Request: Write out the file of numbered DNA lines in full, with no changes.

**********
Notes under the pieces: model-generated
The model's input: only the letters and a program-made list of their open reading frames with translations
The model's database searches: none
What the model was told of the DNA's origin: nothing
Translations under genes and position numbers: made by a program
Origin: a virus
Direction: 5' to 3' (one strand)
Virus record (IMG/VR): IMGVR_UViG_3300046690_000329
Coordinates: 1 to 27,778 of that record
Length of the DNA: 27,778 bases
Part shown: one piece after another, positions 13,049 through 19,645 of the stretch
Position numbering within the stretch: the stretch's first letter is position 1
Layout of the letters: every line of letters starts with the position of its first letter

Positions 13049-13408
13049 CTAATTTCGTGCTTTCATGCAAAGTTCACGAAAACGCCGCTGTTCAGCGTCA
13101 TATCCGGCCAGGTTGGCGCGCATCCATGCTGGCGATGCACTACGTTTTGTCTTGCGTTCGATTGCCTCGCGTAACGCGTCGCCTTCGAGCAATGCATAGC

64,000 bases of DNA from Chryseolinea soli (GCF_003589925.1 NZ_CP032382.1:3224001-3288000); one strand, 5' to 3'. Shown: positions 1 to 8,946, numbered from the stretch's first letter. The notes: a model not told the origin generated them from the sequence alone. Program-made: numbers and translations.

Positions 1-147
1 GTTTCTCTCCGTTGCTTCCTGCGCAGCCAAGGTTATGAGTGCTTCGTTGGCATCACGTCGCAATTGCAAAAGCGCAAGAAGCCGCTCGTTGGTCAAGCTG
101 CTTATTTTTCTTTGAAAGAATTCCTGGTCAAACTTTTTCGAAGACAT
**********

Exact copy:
Notes under the pieces: model-generated
The model's input: only the letters and a program-made list of their open reading frames with translations
The model's database searches: none
What the model was told of the DNA's origin: nothing
Translations under genes and position numbers: made by a program
Origin: a virus
Direction: 5' to 3' (one strand)
Virus record (IMG/VR): IMGVR_UViG_3300046690_000329
Coordinates: 1 to 27,778 of that record
Length of the DNA: 27,778 bases
Part shown: one piece after another, positions 13,049 through 19,645 of the stretch
Position numbering within the stretch: the stretch's first letter is position 1
Layout of the letters: every line of letters starts with the position of its first letter

Positions 13049-13408
13049 CTAATTTCGTGCTTTCATGCAAAGTTCACGAAAACGCCGCTGTTCAGCGTCA
13101 TATCCGGCCAGGTTGGCGCGCATCCATGCTGGCGATGCACTACGTTTTGTCTTGCGTTCGATTGCCTCGCGTAACGCGTCGCCTTCGAGCAATGCATAGC

64,000 bases of DNA from Chryseolinea soli (GCF_003589925.1 NZ_CP032382.1:3224001-3288000); one strand, 5' to 3'. Shown: positions 1 to 8,946, numbered from the stretch's first letter. The notes: a model not told the origin generated them from the sequence alone. Program-made: numbers and translations.

Positions 1-147
1 GTTTCTCTCCGTTGCTTCCTGCGCAGCCAAGGTTATGAGTGCTTCGTTGGCATCACGTCGCAATTGCAAAAGCGCAAGAAGCCGCTCGTTGGTCAAGCTG
101 CTTATTTTTCTTTGAAAGAATTCCTGGTCAAACTTTTTCGAAGACAT